East Hampton Town's petition to have the Supreme Court review a lower court decision that struck down takeoff and landing restrictions at the East Hampton Airport for noise abatement, including an overnight curfew, got some support this week when the City of New York and other groups, the Town of Southold among them, filed amicus curiae, or "friend of the court," briefs backing the town's request.
"Responsibility for protecting local residents from aviation noise has historically been shouldered primarily by local governmental airport proprietors," Zachary W. Carter, the corporation counsel for New York City, wrote in the city's brief.
The briefs argue that the lower courts improperly interpreted the role and applicability of the federal Airport Noise and Capacity Act and a set of procedures to be followed when enacting local airport regulations, particularly in the case of small airports that have declined to accept Federal Aviation Administration money.
East Hampton Town's position is that it is not subject to the act, known as ANCA; while following a broader outline under Federal Aviation Administration guidelines in establishing an underpinning for "reasonable" noise-related airport use restrictions, the town did not undergo the extensive approval process delineated by ANCA before adopting its airport regulations.
Three town laws were adopted in 2015: an overnight curfew on takeoffs and landings by all planes between 11 p.m. and 7 a.m., extended curfew hours, from 8 p.m. to 9 a.m., for planes falling into a defined "noisy" category, and a limit of one takeoff and landing per week for noisy planes.
All three were immediately challenged in court by aviation interests, and the weekly limit was barred from enactment. The curfews went into effect in early July 2015.
In November, the United States Court of Appeals for the Second Circuit struck down all three East Hampton Town laws. Represented by Kathleen Sullivan and David Cooper of Quinn Emanuel Urquhart and Sullivan, the town filed a Supreme Court petition earlier this year.
The nation's highest court chooses to hear only a fraction of the cases submitted to it each year, and it could be months before a decision is made.
"Today's filing by the City of New York illustrates that this issue is all about local control. Whether it is our country's largest city or a small town like East Hampton, local governments know what is right for their community and should have the ability to make local decisions at their own airport. We welcome the City of New York to our fight to restore local control and protect the welfare of our respective communities," Councilwoman Kathee Burke-Gonzalez, the board's liaison on airport matters, said in a press release.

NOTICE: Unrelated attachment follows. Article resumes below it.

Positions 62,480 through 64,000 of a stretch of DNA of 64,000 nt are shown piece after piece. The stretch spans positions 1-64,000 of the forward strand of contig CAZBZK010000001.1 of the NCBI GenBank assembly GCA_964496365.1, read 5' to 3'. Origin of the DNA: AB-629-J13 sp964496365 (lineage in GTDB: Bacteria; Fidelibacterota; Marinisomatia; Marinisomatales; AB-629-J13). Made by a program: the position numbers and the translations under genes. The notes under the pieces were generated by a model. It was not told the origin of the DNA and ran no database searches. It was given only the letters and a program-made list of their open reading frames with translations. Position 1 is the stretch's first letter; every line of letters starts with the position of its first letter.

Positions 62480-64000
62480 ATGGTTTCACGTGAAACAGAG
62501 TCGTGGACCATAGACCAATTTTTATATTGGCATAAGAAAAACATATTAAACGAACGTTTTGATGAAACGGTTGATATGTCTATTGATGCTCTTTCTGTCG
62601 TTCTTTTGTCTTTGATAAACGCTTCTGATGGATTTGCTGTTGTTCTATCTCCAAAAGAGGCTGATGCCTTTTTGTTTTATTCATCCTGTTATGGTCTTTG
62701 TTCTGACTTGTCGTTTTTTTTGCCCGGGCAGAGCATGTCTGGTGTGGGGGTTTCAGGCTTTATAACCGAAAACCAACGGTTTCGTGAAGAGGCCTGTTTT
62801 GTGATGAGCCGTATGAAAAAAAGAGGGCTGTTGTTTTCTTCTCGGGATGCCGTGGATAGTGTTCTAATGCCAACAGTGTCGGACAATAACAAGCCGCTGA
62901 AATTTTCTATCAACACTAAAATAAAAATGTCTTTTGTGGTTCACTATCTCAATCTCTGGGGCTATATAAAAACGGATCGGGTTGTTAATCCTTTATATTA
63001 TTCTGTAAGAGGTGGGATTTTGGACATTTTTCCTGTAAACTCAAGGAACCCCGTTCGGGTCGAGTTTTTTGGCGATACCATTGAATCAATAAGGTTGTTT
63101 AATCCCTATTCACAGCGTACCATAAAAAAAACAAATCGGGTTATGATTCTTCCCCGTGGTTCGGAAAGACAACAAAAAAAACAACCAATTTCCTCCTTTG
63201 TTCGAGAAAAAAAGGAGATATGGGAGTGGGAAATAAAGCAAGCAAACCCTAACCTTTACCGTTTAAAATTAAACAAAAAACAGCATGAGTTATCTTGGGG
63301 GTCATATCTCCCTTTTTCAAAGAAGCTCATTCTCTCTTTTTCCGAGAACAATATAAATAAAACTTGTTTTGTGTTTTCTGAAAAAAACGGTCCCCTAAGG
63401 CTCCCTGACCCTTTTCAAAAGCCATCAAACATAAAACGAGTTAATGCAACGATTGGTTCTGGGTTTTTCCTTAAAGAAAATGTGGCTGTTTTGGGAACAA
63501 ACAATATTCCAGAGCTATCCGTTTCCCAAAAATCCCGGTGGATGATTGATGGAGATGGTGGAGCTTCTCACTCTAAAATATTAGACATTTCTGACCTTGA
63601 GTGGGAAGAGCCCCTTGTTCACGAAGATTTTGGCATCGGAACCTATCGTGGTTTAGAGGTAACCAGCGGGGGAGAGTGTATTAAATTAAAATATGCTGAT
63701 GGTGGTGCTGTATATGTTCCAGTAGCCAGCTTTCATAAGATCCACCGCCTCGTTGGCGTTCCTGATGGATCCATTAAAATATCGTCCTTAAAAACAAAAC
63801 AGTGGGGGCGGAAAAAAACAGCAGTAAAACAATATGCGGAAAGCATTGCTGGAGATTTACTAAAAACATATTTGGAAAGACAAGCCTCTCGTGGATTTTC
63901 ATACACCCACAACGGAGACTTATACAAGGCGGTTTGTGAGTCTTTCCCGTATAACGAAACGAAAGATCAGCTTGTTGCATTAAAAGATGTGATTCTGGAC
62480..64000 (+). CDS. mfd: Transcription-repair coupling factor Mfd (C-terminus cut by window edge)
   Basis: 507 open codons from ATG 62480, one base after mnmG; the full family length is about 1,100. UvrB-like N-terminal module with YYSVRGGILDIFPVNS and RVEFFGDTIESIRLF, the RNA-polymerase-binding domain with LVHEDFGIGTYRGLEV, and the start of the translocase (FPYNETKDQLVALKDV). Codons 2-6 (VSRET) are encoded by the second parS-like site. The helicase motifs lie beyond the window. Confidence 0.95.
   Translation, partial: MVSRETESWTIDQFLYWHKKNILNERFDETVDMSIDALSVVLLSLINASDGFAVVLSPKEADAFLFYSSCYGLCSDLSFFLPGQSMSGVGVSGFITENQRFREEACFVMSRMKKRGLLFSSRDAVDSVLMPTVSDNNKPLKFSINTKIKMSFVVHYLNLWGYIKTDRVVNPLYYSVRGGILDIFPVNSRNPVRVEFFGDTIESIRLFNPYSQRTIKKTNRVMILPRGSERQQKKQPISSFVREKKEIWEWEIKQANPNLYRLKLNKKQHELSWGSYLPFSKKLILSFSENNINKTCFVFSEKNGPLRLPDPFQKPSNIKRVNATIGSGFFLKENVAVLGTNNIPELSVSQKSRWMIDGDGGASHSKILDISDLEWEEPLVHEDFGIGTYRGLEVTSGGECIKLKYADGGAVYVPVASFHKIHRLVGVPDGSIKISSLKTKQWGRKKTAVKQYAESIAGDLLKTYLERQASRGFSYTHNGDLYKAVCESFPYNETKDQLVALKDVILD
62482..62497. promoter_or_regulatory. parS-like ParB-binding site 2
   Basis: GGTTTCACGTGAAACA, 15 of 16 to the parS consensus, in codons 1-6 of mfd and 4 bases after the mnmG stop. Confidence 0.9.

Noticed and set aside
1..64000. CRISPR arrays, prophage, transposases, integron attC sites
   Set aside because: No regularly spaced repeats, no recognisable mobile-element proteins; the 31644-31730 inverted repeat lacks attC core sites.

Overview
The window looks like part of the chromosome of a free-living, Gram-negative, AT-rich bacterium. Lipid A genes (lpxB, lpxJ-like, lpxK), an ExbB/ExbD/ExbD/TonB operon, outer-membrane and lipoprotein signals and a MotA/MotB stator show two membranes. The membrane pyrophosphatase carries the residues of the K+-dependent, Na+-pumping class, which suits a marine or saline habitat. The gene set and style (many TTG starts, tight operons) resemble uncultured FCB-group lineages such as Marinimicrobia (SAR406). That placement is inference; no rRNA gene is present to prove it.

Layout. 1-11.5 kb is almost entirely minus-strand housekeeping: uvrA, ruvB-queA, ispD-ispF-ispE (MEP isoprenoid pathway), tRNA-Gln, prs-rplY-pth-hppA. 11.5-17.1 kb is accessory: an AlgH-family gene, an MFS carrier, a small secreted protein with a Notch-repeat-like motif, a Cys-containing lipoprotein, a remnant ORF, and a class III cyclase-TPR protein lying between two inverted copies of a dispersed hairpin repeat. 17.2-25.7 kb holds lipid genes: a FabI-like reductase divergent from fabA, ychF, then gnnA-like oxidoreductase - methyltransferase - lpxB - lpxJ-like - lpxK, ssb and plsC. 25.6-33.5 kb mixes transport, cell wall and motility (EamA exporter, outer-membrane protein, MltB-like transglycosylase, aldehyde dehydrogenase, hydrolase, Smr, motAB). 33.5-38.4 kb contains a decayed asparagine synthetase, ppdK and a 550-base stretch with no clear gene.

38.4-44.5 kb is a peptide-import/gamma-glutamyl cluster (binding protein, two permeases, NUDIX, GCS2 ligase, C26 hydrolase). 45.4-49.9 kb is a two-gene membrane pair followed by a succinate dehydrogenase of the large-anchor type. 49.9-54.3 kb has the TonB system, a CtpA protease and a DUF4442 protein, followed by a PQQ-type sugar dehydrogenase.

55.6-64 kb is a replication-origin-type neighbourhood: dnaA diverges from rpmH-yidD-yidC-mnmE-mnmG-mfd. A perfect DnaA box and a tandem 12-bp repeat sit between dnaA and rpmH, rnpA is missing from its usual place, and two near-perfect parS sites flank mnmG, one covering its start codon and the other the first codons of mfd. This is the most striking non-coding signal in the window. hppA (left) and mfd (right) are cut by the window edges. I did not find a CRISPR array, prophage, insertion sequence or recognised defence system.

The Airport Noise and Capacity Act was central to a 1998 court case against New York City regarding its 34th Street heliport, filed by the National Helicopter Corporation. In that case, the court upheld the city's right to impose restrictions on use of the heliport in order to reduce aircraft noise.
In its brief to the court, Southold Town notes that the Federal Aviation Administration had agreed that East Hampton would not be held to the ANCA provisions, and challenges the authority of the court to supersede that decision.
"Noisy helicopter overflights between Manhattan's East Side and East Hampton have inflicted collateral damage on Southold by depriving many town residents, visitors, and businesses of the natural quiet of the place," the Southold attorneys wrote in their brief.
The third brief in support of East Hampton's Supreme Court bid was filed by a local group, the Committee to Stop Airport Expansion, in conjunction with the International Municipal Lawyers Association, which has more than 2,500 members, including legal counsel for cities, counties, and towns, and is described in the brief as "an international clearinghouse of legal information and cooperation on municipal legal matters."
A portion of that brief addresses the possible impact of the courts' eliminating local decision-making over airports.
"The result of 'federalizing' every airstrip in the nation, if the Second Circuit's overreach is allowed to remain in place," it says, "will be to discourage local governments from developing and maintaining airport facilities they cannot adequately regulate. Local airports will continue to close. Local communities in turn will be deprived of the tourism and commerce those airports facilitate, as well as the benefits of private aviation."
The brief expresses support for the town's argument that the lower court decision "dramatically expands federal regulation of local airports beyond Congress's intention."
"We are hopeful that the Supreme Court will recognize this as an issue of national concern and grant review to the town's petition," Supervisor Larry Cantwell said in the release.